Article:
Melbourne High Students Return Home from the Territory with New Perspectives

During the September 2012 holiday break, 20 Year 10 Melbourne High School boys connected with the rural communities of Jabiru and Gunbalanya in the Northern Territory. This was the second consecutive visit for Melbourne High School to the West Arnhem communities.

The focus this year was on stepping up the engagement and further developing the relationship between the two schools and communities. The boys were so excited at Tullamarine Airport before their flight. Heading up to the Top End to experience firsthand life in a rural community and meet with Indigenous students their own age was an adventure just thinking about it…

Most of the Melbourne boys had never been to the Top End or even met an Aboriginal person before. Reflecting on his expectations before the program, 16-year old Sam said: ‘[b]efore the program my perception of Aboriginal people was that they all lived in the wild and still speared their food. But since having experienced this program, I now have a small insight in to how amazing and skilled Aboriginal people have to be to live in two vastly different cultures and try to respect both.’

The group had an amazing mix of ethnic backgrounds including: Chinese, Malay, Vietnamese, Indian, Sri Lankan, European and Northern American, which made the program even more special as we were literally bringing the world to rural Australia.
The boys spent the first couple of days acclimatising to the warm weather and doing some field trips on country to get familiar with their new environment. They visited Jim Jim and Twin Falls, and enjoyed an activity of silence on Ubirr Rock aiming to connect to the land.

After this induction to the environment, it was time for the boys to meet the people. On Monday they were invited into the classrooms of the Jabiru campus to work with their peers. This included maths, science, sports, music and culture. The boys cooked a BBQ for the Culture First program, which was greatly appreciated and followed immediately by another game of AFL and basketball.

Over the week, the Melbourne High boys grew very close with the local Aboriginal boys and quickly realised just how much they all had in common. One 15-year old Chinese-Australian student, Roy, said ‘I just meet this guy Junior [a local Aboriginal student] and when we went to shake hands we automatically did the same hand shake, then we talked and realised we love the same music and DJ, we both love dancing, the same football team…how can a Chinese kid from Melbourne have so much in common with an Aboriginal kid from Jabiru? This is amazing…I love Junior.’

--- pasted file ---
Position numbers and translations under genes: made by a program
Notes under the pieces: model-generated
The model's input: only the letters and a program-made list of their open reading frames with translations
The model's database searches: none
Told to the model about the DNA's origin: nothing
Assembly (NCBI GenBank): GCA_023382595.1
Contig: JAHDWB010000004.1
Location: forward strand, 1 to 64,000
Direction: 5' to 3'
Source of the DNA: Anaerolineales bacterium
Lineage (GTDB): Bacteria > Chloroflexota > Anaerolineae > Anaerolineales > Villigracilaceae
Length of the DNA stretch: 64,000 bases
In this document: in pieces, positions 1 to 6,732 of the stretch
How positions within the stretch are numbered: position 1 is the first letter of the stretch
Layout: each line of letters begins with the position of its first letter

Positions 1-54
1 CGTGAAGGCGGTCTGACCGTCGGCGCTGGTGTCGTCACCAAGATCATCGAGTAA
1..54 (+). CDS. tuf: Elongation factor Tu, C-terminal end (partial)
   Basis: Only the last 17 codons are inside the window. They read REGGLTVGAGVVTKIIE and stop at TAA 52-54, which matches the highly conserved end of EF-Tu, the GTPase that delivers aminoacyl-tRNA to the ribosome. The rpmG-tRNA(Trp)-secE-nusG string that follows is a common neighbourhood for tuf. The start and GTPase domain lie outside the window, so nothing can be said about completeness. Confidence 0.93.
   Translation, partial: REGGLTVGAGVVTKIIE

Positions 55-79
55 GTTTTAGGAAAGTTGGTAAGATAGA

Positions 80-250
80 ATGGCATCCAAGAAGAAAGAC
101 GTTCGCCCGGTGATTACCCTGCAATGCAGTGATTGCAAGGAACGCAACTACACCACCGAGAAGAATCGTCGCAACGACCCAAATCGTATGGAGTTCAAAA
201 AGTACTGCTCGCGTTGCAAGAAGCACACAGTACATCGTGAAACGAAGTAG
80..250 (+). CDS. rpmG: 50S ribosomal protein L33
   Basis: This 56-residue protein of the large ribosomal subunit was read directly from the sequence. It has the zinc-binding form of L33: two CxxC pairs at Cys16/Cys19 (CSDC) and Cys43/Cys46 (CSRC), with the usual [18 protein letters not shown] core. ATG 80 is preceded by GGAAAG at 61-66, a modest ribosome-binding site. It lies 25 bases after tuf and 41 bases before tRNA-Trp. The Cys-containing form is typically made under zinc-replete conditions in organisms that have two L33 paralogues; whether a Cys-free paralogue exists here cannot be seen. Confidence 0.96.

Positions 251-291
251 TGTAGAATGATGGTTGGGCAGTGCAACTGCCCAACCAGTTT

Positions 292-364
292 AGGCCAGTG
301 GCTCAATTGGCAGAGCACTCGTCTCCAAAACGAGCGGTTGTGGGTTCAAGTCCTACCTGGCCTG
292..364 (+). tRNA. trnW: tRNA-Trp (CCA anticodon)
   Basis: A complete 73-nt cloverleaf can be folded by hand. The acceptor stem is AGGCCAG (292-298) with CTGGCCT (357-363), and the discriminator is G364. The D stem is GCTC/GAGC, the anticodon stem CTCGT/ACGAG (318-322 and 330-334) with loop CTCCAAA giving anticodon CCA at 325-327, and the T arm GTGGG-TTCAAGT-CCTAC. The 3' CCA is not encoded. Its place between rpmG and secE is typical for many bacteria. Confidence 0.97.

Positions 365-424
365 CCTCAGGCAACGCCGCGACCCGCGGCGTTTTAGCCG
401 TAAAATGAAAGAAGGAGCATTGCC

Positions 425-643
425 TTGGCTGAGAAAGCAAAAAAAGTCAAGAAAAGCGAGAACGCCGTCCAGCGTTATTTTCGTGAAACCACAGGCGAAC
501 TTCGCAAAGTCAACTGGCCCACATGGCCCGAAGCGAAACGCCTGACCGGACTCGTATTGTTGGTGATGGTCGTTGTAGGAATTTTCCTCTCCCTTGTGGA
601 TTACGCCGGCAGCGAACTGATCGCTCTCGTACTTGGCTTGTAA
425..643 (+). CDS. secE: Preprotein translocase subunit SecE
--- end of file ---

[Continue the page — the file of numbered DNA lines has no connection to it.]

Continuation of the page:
After the week in the school, the boys then visited Gunbalanya and released a 6-foot crocodile into Cahill’s Crossing. The time in Gunbalanya was amazing as they experienced the Culture First week, learning all about bush tucker, culture and the local language. The boys tasted turtle, magpie geese and buffalo, as well as learning about spear throwing and traditional cooking methods.

The program concluded with a 12km bush walk, led by a traditional Aboriginal man who is a custodian of the land we walked. It was hot, hilly and challenging for the boys, but they never gave up, remained positive and grew from the experience.

For many of the boys the highlight of the program was the reflection session we did on Darwin waterfront in preparation for our return to Melbourne. Their insights were amazing and showed that they truly understood the experience and education behind the program. Young people never cease to amaze us at Destination Dreaming and this group was no exception.

Thank you to all the parents from Melbourne High School that supported their son to be a part of this program. It was a privilege to have worked with them and you would have been very proud of them.

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